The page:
Wednesday, March 17, 2010

Chaos Theory

I am a disorganised person.


There's no escaping from it. I approach tasks in a haphazard way; I take on things without thinking them through; I start one project, then shoot off at a tangent, dabble in something else for a while, flap my arms and dance in little circles, then go back to the original task. It's a form of laziness, I guess. I lack the mental discipline to knuckle down and get the job done.


Knowing this, I can force myself to concentrate on one thing at a time, but then I tend to get obsessive. Novel writing is a case in point - both Natural Causes and The Book of Souls were written in a very short period of time during which nothing else got done at all. Dogs went unwalked, supper went uncooked, and the house descended into some kind of breeding ground for new lifeforms. Pity the poor Horse Doctor, who has to go to an office every day, slave away to earn enough to feed us both, and then come home to find I've not moved from my chair in twelve hours.


Taking on a house renovation project and a full time job, as I did a couple of years ago, was always going to be a recipe for disaster. Something had to give, and in my case it was the writing. I've started two books since moving in, but neither has progressed very far. I am beset with the usual writers demons - those ugly little bastards who sit on your shoulder whispering 'this is shit'. But I've also had to contend with the endless niggling feeling that I really should be painting the spare bedroom or finishing the airing cupboard in the bathroom. And then there's the paid work. I don't go to an office every day any more, but I do have a certain amount of freelance work to get through. And since this pays money, I should really give it precedence over everything else.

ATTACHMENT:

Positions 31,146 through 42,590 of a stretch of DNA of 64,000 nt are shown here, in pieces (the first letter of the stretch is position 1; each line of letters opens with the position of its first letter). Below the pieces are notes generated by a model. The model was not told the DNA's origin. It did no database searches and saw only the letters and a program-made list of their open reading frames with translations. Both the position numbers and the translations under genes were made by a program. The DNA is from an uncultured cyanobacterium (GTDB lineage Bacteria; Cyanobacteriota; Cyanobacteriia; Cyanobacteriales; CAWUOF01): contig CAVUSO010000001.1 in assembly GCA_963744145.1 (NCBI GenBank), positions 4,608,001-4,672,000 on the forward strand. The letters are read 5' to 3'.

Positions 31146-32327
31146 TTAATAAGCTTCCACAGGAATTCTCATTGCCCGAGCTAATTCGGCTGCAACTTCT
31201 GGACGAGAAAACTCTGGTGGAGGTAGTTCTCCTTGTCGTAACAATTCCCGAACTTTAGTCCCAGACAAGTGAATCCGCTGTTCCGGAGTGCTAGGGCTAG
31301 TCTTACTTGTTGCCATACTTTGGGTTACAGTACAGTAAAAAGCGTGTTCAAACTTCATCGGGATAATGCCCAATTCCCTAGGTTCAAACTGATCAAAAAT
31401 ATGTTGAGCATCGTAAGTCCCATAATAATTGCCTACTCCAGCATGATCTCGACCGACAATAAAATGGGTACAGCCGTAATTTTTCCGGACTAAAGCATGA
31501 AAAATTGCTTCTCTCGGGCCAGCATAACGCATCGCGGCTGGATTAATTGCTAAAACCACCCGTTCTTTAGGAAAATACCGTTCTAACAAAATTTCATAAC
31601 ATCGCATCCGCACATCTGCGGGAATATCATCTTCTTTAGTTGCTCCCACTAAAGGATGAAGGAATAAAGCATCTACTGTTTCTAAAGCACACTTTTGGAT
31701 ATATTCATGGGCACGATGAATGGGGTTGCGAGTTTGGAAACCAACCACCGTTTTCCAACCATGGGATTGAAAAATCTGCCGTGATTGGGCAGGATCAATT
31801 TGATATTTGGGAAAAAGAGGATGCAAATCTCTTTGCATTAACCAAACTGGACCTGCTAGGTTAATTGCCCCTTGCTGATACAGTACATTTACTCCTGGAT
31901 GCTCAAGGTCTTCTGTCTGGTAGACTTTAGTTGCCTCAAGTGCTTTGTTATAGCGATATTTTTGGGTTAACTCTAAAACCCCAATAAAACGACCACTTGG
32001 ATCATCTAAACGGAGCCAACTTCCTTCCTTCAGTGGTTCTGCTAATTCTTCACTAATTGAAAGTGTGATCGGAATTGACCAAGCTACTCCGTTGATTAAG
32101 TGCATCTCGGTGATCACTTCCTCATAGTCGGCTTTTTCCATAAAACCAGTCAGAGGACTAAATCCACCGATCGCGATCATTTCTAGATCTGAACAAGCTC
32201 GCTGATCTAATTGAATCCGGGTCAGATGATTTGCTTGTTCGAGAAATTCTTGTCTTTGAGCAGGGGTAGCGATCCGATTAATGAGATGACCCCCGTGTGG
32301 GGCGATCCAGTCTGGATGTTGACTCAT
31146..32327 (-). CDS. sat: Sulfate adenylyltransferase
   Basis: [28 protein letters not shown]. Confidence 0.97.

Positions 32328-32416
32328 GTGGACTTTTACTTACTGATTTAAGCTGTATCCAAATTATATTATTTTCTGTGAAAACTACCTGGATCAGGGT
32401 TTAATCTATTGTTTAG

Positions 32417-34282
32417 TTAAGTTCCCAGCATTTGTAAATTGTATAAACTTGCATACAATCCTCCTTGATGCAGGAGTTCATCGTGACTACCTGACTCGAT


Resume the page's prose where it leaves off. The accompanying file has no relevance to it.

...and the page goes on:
So what's the problem, I hear you say. At least I think it was you, and if it wasn't I'd better start taking the medication again. It's easy enough to assign times to various tasks. Work for money in the mornings, on the house in the afternoons, and write in the evenings. What could be simpler?


Well, yes. What could be simpler? I could even have a worksheet for each day with the times and tasks written down. Tick them off as they are done. Be organised.


And there's the nub of the problem. For all that I know how to do it, I'm damned if I've ever managed to put it into practice. I am hopeless at scheduling and get easily distracted by something more shiny and interesting than what I'm doing right now. And when I do get stuck into a project properly, then everything else is forgotten.


Many, many years ago, when I was in very short trousers, I was sent away to boarding school near Watford. This was an odd place of which I have many bitter-sweet memories (although mostly bitter, if I'm being honest). I was disorganised and messy there as well - some things never change. I recall one time being unable to find my compass in my very messy desk - we had those old individual wooden desks where you lifted up the lid to reveal an Aladdin's cave of blunt pencils, leaking ink pens, compasses, protractors and rubbers (or erasers if you're American - I was only seven and had no idea what a rubber was). Angry at something and pushed to the edge by my lack of organisation my teacher Mr Waterfield picked up my desk, turned it upside down and emptied the contents onto the floor. Memory doesn't relate whether I found the compass or not, but the experience singularly failed to improve my messiness.